Real Estate Business
Determining Your Investment Property’s Cash Flow Potential
In the ever-evolving world of real estate investment, commercial properties continue to be an attractive option for savvy investors. When considering a commercial investment property, one of the key factors that can make or break a deal is the property’s cash flow potential. Understanding how to accurately determine the cash flow potential of a commercial property is crucial for making informed investment decisions and maximizing returns. Ali Choudhri, CEO of Jetall Capital, and one of Houston’s largest private commercial real estate owners provides some insight from his decades of experience.
To shed light on this important aspect of commercial property investment, Jetall Capital, a leading real estate investment firm, offers some expert insight and guidance. With three generations of experience in the real estate industry, the family behind Jetall Capital has compiled a comprehensive guide on how to evaluate and determine the cash flow potential of commercial investment properties.
Analyze Rental Income: The first step in assessing a property’s cash flow potential is to analyze the income generated by the existing tenants.
1) Gather Existing Tenant Cash-flow Data: Collect all relevant details regarding the property’s rental income. This includes the current rent being charged to tenants, the number of units or spaces being rented, and any additional sources of rental income.
2) Estimate Potential Future Rental Income: Evaluate the potential rental income by researching the market and comparing rental rates for similar properties in the area. Consider factors such as location, property size, amenities, and demand to determine a realistic estimate of the property’s rental income if it were fully occupied, and the time frame to increase occupation.
3) Deduct Vacancy and Credit Losses: Account for potential vacancies and credit losses. Vacancy rates can vary depending on the property type, amenities, location, external factors, etc. – so research historical vacancy rates in the area to estimate a reasonable percentage vacancy and bad debt in the future, and adjust expectations based on your estimates. Deduct this expected percentage from the potential rental income to account for vacancies and credit losses.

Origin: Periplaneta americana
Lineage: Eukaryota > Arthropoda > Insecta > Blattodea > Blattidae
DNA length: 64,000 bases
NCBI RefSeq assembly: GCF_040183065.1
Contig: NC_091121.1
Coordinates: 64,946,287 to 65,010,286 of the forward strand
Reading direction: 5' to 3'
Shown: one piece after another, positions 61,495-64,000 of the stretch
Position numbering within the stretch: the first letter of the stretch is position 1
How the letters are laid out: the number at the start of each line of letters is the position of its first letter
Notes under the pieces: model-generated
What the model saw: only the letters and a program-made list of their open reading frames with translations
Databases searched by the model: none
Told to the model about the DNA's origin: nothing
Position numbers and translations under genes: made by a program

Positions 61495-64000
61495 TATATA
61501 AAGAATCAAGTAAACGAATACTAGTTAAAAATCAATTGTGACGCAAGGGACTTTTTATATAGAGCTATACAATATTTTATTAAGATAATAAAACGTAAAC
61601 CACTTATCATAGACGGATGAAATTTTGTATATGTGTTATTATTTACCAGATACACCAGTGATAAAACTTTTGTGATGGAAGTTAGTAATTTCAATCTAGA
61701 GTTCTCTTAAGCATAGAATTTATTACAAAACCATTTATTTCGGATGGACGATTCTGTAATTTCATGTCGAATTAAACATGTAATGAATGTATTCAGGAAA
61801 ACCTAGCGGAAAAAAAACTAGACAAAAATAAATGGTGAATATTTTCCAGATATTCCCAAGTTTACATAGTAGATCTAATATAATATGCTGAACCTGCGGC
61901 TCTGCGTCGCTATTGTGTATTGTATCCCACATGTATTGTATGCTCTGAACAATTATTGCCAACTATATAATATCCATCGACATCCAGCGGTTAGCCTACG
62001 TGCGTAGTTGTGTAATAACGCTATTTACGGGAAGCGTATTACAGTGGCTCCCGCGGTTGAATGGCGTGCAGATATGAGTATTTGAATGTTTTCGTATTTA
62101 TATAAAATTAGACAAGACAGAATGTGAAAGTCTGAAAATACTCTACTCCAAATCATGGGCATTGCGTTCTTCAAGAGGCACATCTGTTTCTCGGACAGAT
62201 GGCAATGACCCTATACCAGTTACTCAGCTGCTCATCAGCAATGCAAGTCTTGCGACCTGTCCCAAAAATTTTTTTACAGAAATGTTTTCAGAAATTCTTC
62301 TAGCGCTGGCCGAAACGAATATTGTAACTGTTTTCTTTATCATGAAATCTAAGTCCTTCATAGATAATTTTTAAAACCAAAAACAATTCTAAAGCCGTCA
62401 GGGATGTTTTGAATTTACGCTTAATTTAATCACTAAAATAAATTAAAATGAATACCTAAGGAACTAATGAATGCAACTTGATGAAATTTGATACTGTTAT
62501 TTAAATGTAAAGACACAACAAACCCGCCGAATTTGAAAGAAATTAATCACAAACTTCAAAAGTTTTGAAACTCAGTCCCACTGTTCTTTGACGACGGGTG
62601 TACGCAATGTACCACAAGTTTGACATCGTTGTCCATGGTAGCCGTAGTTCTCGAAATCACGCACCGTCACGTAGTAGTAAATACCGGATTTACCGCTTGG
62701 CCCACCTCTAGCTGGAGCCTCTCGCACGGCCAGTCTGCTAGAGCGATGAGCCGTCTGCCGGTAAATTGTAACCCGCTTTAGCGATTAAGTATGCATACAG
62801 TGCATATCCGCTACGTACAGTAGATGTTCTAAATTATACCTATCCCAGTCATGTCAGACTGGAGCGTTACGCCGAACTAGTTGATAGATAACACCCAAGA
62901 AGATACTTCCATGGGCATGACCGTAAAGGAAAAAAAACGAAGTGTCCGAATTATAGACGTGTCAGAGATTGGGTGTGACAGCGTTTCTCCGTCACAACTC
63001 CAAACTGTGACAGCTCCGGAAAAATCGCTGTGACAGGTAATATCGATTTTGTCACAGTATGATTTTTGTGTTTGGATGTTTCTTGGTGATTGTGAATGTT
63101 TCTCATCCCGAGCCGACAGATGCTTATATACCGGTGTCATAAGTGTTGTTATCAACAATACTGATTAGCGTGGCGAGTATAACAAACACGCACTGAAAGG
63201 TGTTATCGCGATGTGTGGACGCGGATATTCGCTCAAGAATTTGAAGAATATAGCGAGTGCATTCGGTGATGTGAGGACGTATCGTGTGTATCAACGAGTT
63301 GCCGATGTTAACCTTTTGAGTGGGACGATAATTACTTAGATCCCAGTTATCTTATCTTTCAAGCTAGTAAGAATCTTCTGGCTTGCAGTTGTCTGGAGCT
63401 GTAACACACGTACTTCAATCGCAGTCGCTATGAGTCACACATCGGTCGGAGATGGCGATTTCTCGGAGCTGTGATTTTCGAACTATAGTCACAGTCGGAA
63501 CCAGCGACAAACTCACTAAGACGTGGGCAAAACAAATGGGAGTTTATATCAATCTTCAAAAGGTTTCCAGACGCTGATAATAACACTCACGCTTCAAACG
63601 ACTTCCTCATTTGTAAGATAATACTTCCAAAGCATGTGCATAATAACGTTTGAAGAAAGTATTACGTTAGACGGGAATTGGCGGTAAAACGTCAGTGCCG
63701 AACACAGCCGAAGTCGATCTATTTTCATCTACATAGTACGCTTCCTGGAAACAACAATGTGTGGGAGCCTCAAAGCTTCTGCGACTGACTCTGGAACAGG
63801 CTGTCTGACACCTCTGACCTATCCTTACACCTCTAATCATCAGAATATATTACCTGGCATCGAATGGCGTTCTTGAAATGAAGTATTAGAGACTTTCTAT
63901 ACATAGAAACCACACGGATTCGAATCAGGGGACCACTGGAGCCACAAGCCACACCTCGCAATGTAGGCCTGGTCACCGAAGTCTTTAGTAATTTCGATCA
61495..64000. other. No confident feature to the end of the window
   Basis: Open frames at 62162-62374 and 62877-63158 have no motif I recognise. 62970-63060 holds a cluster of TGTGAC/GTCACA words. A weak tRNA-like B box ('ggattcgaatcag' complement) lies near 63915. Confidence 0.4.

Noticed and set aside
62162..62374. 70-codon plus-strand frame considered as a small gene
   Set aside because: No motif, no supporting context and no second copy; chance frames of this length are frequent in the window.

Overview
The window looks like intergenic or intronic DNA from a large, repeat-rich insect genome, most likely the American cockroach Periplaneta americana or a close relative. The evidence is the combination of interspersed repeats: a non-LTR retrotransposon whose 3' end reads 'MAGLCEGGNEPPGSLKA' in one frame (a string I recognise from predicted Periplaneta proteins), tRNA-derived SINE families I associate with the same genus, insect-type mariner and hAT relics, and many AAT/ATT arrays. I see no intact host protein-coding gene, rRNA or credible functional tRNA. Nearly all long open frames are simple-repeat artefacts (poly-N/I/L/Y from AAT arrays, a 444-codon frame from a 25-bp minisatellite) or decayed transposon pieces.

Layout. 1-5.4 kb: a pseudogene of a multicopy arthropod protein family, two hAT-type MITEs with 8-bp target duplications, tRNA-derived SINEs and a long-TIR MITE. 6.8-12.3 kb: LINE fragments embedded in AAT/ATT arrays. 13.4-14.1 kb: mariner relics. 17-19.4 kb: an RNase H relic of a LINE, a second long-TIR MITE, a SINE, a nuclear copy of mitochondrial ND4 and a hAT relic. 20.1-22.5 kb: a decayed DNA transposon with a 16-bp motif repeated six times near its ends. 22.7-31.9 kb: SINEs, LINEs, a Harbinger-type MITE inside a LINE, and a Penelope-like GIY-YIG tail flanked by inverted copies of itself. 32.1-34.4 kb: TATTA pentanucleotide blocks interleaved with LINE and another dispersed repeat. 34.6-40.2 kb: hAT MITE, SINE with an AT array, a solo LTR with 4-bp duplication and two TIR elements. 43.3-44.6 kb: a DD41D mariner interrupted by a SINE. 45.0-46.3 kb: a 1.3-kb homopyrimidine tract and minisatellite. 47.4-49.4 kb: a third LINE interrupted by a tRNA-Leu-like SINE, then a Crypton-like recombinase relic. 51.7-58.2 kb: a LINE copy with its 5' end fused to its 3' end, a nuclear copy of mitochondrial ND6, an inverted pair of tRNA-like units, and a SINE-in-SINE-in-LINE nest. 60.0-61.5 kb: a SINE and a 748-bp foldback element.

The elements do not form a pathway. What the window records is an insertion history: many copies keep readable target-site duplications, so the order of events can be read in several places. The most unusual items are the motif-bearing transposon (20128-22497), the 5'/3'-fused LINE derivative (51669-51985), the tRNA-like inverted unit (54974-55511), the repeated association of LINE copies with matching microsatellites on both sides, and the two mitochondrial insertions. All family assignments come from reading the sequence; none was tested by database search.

4) Calculate Effective Gross Income (EGI): Effective Gross Income is the rental income remaining after accounting for vacancies and credit losses. Subtract the estimated vacancy and credit loss percentage from the potential rental income to obtain the property’s EGI. This number is important in determining property value.
5) Account for Operating Expenses: Consider all the operating expenses associated with the property. This may include property taxes, insurance, property management fees, maintenance and repairs, utilities, insurance, and any other costs directly related to managing the property. Sum up these expenses to calculate the total operating expenses.
6) Calculate Net Operating Income (NOI): Subtract the total operating expenses from the EGI to obtain the Net Operating Income. The NOI reflects the property’s profitability before considering debt service or financing costs. This is your gross profits from the property.
7) Apply a Capitalization Rate: The capitalization rate, or cap rate, is a measure used to determine the property’s value based on its income potential. It represents the expected rate of return on the investment. Research similar properties in the market to determine the appropriate cap rate. Divide the NOI by the cap rate to calculate the property’s value.
It’s important to note that this is a simplified overview, and additional factors such as property condition, market trends, location, anticipated or planned improvements, and potential for future rental increases should also be considered when evaluating a property’s value. Engaging the services of a professional appraiser or advisor can provide more accurate and detailed analysis tailored to your specific situation.
“Property ownership sustains long-term value to you and your shareholders or family. Understanding the cash flow potential of a commercial investment property is vital for you if seeking to make informed decisions and achieve long-term success in your portfolio.” – Ali Choudhri, CEO at Jetall Capital.
Investing in commercial properties offers numerous opportunities for wealth creation, but it also carries substantial risks. By employing diligent research and analysis, prospective investors can mitigate these risks and identify properties with strong cash flow potential and high likelihood of long-term value appreciation.
About Jetall Capital
Jetall Capital is a family-owned real estate investment and management firm, which through its principals, commenced operations in 1961 in London, England. Lead by Mr. Ali Choudhri, Jetall Capital is a family-owned real estate investment and management firm, which is now the largest private owner of commercial office space in Houston’s Galleria submarket – managing over 1 million square feet of high-value property throughout Houston, Austin, and Dallas.